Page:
Part 3 of 3
Apple is facing a crisis befitting a kindergartner.
It’s as simple as 1, 2, 3, except that the series has stretched into double digits and, worse, into Roman numerals with the iPhone X (say 10).
The solution is to do away with the old system and replace it with a familiar, sustainable model-year approach.
After all, the digit deviation stumps adults as well as 5-year-olds.
Enthusiasts and a few others know to say “10” when speaking of an iPhone X. Few are clued-in on the secret. They say what they read: “ex.” The haters say ex with a jubilant sneer.
Take the past four years. The larger iPhone 6 of 2014, led to the iPhone 6s, the iPhone 7 and the iPhone 8, each with a larger Plus variant. Apple skipped the iPhone 9.
The company should clear up the confusion by using the system employed by automakers and television programmers for decades.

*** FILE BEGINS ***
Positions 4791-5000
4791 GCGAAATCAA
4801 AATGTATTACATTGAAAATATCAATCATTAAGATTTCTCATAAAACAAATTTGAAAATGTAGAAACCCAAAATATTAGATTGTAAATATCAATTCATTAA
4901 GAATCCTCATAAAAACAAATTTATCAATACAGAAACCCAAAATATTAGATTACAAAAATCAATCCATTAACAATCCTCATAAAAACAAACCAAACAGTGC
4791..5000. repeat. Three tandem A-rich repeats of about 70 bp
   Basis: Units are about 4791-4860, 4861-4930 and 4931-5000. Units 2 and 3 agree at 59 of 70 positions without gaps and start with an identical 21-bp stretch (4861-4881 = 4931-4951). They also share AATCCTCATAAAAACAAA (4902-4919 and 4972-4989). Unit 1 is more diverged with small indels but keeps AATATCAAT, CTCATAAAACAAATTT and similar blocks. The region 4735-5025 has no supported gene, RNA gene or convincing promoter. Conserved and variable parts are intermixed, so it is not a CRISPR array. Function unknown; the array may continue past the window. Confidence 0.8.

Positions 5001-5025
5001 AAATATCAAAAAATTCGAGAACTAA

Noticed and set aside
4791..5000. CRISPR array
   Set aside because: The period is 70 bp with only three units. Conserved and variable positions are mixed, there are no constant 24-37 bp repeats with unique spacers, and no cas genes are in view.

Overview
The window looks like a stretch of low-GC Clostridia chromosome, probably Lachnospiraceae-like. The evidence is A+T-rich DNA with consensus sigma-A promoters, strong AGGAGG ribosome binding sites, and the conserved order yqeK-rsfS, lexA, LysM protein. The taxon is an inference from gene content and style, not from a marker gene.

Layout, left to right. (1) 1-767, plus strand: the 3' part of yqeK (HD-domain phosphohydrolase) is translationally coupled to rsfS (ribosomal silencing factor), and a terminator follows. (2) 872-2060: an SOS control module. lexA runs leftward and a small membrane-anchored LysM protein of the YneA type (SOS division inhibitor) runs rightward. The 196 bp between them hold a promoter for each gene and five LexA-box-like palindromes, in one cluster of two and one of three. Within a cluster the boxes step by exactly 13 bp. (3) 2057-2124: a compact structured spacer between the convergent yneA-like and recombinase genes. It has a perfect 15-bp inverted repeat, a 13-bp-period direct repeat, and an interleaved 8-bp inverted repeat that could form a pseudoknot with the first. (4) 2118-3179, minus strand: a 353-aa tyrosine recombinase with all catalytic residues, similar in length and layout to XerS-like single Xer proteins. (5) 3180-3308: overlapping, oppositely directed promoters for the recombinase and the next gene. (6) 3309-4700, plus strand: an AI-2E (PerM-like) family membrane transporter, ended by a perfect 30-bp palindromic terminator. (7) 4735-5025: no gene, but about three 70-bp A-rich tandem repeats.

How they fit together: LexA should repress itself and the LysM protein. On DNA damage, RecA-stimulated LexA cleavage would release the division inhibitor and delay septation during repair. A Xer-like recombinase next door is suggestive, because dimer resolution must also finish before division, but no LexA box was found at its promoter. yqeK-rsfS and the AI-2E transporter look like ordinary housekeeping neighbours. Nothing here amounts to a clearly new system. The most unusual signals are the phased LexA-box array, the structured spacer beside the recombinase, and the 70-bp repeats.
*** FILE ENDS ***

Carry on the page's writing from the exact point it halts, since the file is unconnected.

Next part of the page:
When announcing the fall lineup, simply add the coming year as a prefix to the model name.
Today, Apple would be smart to call the iPhone X’s successor the 2019 iPhone. If not this year, then next, when extending the old numbering scheme would be even more confounding.
This provides a marketing advantage to Apple, as well, although the most valuable publicly owned company has plenty: Buyers in September through the end of the year would hear that they are buying next year’s iPhone.
Indeed, over a new model’s year, the bulk of its sale time would take place in 2019.
The system is simple, and people understand how it works. Apple should make a 2019 iPhone, a 2020 iPhone and so on, released the September before the designated year.